Pouliot moved on since 'tough' departure from Boston

Pouliot moved on since 'tough' departure from Boston
February 21, 2013, 4:45 pm
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TAMPA – It should come as no surprise that Benoit Pouliot didn’t want to leave Boston at the end of last season.

The talented winger said he knew a few weeks prior to the NHL draft that he wouldn’t be returning to the Bruins, and he was disappointed he wouldn’t get a chance to build on the 16 goals and career-best 32 points he put up as a third-line skater last season. In essence he was traded for spare parts: a player that never logged a minute of ice time for the B’s organization (Michel Ouellet) and a fifth round pick they used on Seth Griffith.

“It’s always tough when you know you’re not coming back. It’s always tough especially when I had a pretty decent year for the role I was playing in,” said Pouliot. “It was hard. But at the same time I’m so happy and things are going well for me in Tampa. So I can’t complain.

“It will be the same as any other game for me. I played for [Boston] last year but I don’t want to think about it too much. I just want to keep playing the way I’ve been playing. I got in there right after they won the Cup, so it was a little overwhelming for me. But it was awesome. The guys took care of me very well and they really pushed me. The coaching staff pushed me. Seeing how they worked hard in practice and during the games was a great experience for me.”

While Pouliot said he would treat it like any other game, it’s instructive to look at the way he played against the Canadiens last season (two goals scored in five games against the Habs) while looking to prove a point.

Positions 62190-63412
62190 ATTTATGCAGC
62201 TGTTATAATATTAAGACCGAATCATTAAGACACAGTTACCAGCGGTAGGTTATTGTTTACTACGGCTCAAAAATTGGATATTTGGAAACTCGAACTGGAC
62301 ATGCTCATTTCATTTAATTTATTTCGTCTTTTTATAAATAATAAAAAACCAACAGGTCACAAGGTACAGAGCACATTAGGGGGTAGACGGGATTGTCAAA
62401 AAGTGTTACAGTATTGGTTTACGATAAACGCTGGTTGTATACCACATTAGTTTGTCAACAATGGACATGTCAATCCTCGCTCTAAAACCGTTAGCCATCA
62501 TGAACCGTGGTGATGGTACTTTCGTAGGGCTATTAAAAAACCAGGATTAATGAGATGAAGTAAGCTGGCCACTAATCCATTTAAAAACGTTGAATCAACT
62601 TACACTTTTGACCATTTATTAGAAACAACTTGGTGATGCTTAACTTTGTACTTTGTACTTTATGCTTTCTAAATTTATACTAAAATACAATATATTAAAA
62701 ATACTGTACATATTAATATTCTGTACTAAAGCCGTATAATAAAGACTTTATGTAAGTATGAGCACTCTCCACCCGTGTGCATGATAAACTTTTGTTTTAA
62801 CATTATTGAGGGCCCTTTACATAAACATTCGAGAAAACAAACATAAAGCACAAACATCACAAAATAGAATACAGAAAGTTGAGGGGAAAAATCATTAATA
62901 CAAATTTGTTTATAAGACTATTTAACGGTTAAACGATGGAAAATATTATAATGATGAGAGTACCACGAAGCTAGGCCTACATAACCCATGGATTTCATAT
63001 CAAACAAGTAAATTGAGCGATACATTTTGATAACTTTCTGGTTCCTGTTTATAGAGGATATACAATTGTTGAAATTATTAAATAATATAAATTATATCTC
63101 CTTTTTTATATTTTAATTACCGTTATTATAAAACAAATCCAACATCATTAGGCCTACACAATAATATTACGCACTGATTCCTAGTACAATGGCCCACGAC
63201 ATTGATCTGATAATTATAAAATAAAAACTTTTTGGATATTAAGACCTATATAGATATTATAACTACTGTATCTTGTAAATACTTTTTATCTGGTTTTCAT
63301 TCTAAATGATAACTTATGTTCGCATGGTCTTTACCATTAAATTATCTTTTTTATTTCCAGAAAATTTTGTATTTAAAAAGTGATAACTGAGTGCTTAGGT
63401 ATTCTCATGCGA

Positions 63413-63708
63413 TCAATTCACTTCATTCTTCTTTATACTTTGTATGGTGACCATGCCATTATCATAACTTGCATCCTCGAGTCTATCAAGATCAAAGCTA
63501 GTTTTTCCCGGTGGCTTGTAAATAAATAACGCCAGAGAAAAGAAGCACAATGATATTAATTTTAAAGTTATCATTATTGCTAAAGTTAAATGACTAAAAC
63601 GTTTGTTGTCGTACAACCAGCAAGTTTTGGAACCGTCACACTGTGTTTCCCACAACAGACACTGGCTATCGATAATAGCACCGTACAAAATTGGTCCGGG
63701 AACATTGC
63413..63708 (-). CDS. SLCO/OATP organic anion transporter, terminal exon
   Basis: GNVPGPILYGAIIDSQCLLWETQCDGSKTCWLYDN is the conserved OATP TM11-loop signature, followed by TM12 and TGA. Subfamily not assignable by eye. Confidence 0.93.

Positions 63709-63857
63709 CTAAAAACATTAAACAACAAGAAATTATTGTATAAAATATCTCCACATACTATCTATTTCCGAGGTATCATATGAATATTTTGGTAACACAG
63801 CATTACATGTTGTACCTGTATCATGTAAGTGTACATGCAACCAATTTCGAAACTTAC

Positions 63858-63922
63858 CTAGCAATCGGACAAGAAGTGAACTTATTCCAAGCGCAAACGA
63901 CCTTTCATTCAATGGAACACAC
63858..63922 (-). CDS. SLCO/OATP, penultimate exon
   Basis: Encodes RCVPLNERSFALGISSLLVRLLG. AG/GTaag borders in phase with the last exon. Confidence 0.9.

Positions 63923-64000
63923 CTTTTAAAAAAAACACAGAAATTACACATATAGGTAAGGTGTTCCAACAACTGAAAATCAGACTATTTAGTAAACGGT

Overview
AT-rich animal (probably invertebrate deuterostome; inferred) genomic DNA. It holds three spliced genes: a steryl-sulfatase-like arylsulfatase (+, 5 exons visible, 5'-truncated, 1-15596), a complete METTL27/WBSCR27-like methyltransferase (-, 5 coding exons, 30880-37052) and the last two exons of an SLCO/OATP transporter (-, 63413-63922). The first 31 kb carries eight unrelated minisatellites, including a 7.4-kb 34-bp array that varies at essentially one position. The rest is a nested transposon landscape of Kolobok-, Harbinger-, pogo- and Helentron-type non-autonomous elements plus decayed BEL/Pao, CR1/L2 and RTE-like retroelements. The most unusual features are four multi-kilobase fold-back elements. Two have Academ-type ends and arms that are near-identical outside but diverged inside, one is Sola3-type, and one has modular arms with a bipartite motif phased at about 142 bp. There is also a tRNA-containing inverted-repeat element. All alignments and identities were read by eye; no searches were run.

But he’s certainly rebounded well as a member of the Tampa Bay Lighting after the draft weekend trade that sent him away from the Bruins. Pouliot has five goals and 13 points – a figure that would lead the Bruins currently – and has worked his way into a role skating on a top forward line with NHL household names Marty St. Louis and Vinny Lecavalier.

“It’s been nice. Things are going pretty good. I don’t want to get too high on myself, but things are rolling pretty nicely,” said Pouliot. “In the beginning it’s a learning process and you just need to figure out how things are going and how things work [in a new place]. Right now we’ve got some injuries and I’m getting a chance to play as a top-six forward.”

Pouliot’s former linemates in Boston have kept an eye on what he’s doing in Tampa Bay, and Chris Kelly has come away impressed.

Not surprised, but impressed.

“I never liked Benoit Pouliot much. I was happy to see him leave,” said Kelly, who was obviously joking about his former teammate. “I think he’s got way better linemates this year, eh? I thought it was tough for Benny at the start of last year because it was Stanley Cup this and Stanley Cup that. But I thought he handled himself extremely well.

“Once that passed I thought we built some good chemistry. He skates extremely well, he’s a big guy and he’s got great hands and a great shot. I’m happy to see him doing well. He’s a good person.”

One thing the 26-year-old winger won’t do is underestimate the Bruins team coming into the Tampa Times Forum. The Bruins have dropped to second in the Northeast Division and fifth in the Eastern Conference while playing the fewest number of games of any NHL team. They’ll be motivated to start picking up points and be looking to make a strong statement as they make their Florida swing.

How would Pouliot describe the Bruins after playing with them for a year?

“Big. Fast. Strong. They follow their game plan every game. They do the things that they’re told to do,” said Pouliot. “When they do that they’re a dangerous team. We know coming in here it’s going to be a good test. We want to compete against the best teams out there and Boston is one of them.”

It should be interesting to watch Pouliot skating around his home ice in Tampa on Thursday night perhaps showing everybody with the Bruins exactly what they’re missing.